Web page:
"Unfathomable City is no standard atlas. . . . With beautiful maps and challenging essays, Unfathomable City presents New Orleans as infinitely complex and ultimately unknowable. The result is not a comprehensive guide, but an invitation."  STARRED REVIEW
New Orleans Times-Picayune - Chris Waddington

"Packed with colorful maps and essays by star writers, this atlas-with-attitude 'encompasses second-line parades, the banana trade, bounce music, the revival along the St. Claude Avenue corridor, and conversations with such iconic musicians as George Porter Jr. and Donald Harrison Jr.'” TOP 10 BOOKS OF 2013 FOR NEW ORLEANS READERS
Wall Street Journal - Wayne Curtis

"The maps are playful, colorful and alive—in contrast to the utility we're used to with online mapping sites and apps. They're a joy to study; New Orleanians will no doubt pore over the map depicting the ongoing revival of once moribund St. Claude Avenue and the parade routes of the city's archaic but surviving social-aid and pleasure clubs. Tourists familiarizing themselves with the city may spend more time on the "Repercussions" map, tracing jazz history and club locations, or Billy Sothern's "sites of contemplation and delight," featuring sculpture gardens, synagogues and Meyer the Hatter. . . . Ms. Solnit and Ms. Snedeker prove that atlases can still fire the imagination and incite wonder."
Examiner.com - Alan Petrucelli

"A brilliant reinvention of the traditional atlas. . . . Compact, lively, and completely original, Unfathomable City takes readers on a tour that will forever change the way they think about place."
New York Times - Daniel Brook

"With “Unfathomable City,” Solnit and Snedeker have produced an idiosyncratic, luminous tribute to the greatest human creation defined by its audience participants: the city itself."
The New York Times Book Review - Daniel Brook
…this objet d'art is as infectious as a second line, an urban art form that the scholar-parader Joel (Heavy D) Dinerstein points out is named for its audience participants instead of its leaders. With Unfathomable City, Solnit and Snedeker have produced an idiosyncratic, luminous tribute to the greatest human creation defined by its audience participants: the city itself.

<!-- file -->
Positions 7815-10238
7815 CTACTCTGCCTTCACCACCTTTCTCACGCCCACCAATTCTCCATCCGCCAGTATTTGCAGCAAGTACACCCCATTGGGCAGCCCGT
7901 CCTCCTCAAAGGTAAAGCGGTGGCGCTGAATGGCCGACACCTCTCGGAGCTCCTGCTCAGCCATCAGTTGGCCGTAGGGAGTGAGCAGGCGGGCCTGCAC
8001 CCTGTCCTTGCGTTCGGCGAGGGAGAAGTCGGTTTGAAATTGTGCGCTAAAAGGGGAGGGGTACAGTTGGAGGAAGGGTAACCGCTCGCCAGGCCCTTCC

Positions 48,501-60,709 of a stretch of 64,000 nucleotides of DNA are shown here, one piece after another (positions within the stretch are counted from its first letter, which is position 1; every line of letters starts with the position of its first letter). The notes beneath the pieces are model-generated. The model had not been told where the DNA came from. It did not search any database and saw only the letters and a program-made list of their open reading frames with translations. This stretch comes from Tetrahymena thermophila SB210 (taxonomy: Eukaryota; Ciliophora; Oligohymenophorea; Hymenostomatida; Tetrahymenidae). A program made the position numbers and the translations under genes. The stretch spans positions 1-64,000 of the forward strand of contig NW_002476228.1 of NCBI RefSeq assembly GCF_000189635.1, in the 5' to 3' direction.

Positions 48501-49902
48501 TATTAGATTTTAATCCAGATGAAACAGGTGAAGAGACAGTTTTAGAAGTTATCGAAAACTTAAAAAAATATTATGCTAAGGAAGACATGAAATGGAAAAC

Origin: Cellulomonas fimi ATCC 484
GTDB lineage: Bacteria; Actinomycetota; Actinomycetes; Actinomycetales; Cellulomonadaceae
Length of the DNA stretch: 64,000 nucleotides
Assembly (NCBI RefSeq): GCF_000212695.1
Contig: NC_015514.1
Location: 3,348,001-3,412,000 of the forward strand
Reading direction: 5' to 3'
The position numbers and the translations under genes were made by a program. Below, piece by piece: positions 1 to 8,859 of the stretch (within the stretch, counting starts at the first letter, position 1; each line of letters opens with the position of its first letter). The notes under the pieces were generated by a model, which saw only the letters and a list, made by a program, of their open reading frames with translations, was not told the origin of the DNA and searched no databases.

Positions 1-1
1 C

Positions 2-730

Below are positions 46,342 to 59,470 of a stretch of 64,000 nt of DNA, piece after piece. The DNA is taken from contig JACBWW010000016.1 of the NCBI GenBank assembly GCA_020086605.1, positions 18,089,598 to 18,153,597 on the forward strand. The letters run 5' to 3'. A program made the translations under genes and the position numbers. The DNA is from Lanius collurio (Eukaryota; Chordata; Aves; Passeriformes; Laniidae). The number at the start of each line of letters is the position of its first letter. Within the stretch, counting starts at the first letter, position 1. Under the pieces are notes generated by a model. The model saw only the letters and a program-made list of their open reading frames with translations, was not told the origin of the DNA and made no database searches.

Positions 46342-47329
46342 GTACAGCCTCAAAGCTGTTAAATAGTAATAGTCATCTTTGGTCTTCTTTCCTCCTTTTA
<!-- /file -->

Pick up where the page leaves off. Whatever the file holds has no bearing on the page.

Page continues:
Publishers Weekly
02/13/2017
New York City’s vitality and diversity are done justice in this third in a series of city atlases, following Unfathomable City: A New Orleans Atlas and Infinite City: A San Francisco Atlas. As editor Solnit states in her introduction to the present volume, her trilogy explores “what maps can do to describe the ingredients and systems that make up a city and what stories remain to be told after we think we know where we are.” The book includes 26 wonderfully inventive maps, presented in color on full pages and accompanied by essays by a variety of contributors, including historians, ethnographers, journalists, and novelists. The maps are often playful and idiosyncratic. Highlights include “Harper’s and Harpooners: Whaling and Publishing in Melville’s Manhattan,” “Mysterious Land of Shaolin: The Wu-Tang Clan’s Staten Island,” and a map entitled “City of Women,” which superimposes the names of women over stations on a subway map. Even lifelong New Yorkers fluent in their city’s history will find this work thought-provoking. Color illus. (Oct.)

Product Details

ISBN-13:
9780520274044
Publisher:
University of California Press
Publication date:
11/18/2013
Pages:
176
Sales rank:
126,624
Product dimensions:
7.10(w) x 11.90(h) x 0.60(d)

Meet the Author


Rebecca Solnit is the author of many books, including Savage Dreams, Storming the Gates of Paradise, and Infinite City: A San Francisco Atlas, all from UC Press. Rebecca Snedeker is an Emmy Award–winning independent filmmaker and native New Orleanian.